In late Friday afternoon trading, the Australian Securities Exchange, or ASX, shrugged off weaker-than-expected news out of China and was poised to end the week on a positive note, with the key S&P/ASX 200 index (INDEX: ^AXJO ) up 0.9% in the last hour of trade.
Trading around 4,320, the index was at almost exactly the same level as its pre-Easter close, in a shortened four-day trading week.
Gains were widespread on the ASX, with share-price increases in almost all sectors. Only the telecom and utility sectors missed out, the former because of a weak performance from Telstra and most of the utility sector showing either losses or small gains.
The materials sector led the gains, with a 1.7% advance. Market heavyweights BHP Billiton (NYSE: BHP ) and Rio Tinto (NYSE: RIO ) were up 0.5% and 1.6%, respectively, with only three of the index components in the red.
Smaller-cap companies also contributed to the gains, with the ASX Small Ordinaries holding on to a 1% gain in late trade.
Corporate news was largely positive, with Insurance Australia Group announcing an expansion to its Malaysian business, following the lead of compatriot QBE Insurance, which has been on something of an acquisition spree in recent months, picking up business in the U.K., Asia, and South America. The market didn't seem to react particularly strongly to the news, with IAG's share price largely tracking the market.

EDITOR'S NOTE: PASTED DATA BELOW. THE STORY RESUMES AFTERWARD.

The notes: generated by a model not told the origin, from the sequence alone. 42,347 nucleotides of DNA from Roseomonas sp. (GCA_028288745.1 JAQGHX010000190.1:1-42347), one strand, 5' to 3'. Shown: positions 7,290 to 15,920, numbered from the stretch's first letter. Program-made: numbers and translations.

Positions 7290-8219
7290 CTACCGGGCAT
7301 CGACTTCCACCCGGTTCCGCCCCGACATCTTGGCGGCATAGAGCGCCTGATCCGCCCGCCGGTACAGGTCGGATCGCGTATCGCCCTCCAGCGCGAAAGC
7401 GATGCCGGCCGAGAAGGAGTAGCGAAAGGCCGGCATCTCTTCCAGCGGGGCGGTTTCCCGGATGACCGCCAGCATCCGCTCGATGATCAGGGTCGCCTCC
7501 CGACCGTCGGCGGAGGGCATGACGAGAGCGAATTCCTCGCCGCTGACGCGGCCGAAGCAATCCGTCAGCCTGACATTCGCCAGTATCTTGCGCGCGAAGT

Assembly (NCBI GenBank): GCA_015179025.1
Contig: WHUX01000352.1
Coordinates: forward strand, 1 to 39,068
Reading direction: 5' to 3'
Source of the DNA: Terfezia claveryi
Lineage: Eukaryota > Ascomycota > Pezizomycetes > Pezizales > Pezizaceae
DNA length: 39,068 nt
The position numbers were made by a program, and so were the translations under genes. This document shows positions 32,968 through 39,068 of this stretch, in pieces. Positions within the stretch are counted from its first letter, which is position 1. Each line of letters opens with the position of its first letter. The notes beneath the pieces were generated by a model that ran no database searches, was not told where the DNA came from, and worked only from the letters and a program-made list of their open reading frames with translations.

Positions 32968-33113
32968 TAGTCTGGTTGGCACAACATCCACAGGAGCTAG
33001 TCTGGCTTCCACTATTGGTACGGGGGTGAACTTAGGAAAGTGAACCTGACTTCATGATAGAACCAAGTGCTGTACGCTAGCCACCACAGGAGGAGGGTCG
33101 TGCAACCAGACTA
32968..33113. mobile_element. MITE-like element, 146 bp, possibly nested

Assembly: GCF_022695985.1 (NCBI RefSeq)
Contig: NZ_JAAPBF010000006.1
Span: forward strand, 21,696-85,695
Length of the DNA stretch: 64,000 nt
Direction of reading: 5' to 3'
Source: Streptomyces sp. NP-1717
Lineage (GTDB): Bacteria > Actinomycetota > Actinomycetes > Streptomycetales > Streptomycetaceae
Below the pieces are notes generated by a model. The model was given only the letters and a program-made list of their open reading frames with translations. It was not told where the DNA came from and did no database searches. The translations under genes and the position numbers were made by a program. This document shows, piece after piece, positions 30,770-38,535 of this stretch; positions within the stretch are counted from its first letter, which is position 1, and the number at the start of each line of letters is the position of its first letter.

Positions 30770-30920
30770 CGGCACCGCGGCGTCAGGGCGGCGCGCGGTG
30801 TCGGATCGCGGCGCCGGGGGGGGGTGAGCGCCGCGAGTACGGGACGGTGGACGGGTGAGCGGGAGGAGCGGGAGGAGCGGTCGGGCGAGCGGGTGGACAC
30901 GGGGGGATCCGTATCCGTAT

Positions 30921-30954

Toll-road operator Transurban released some positive traffic numbers, which many hope will be indicative of stronger economic activity in the broader economy. Toll revenue was up 5.1%, inclusive of toll increases on some of the company's roads.
Resource companies had a good day, with Intrepid Mines leading the gains on the ASX 200, up almost 10%, while Lynas rose around 7% and Dart Energy posted gains of around 5%.
Only around 15% of the ASX 200 was showing losses on the day, led by Ardent Leisure, airline operator Virgin Australia, natural gas supplier Energy World, and contract engineering business Downer EDI, all of which were showing declines of more than 2%.
The Australian dollar fell 0.4 cents against the U.S. dollar in the wake of the slower-than-expected Chinese growth numbers, buying around US$1.04 toward the end of the Australian trading day.
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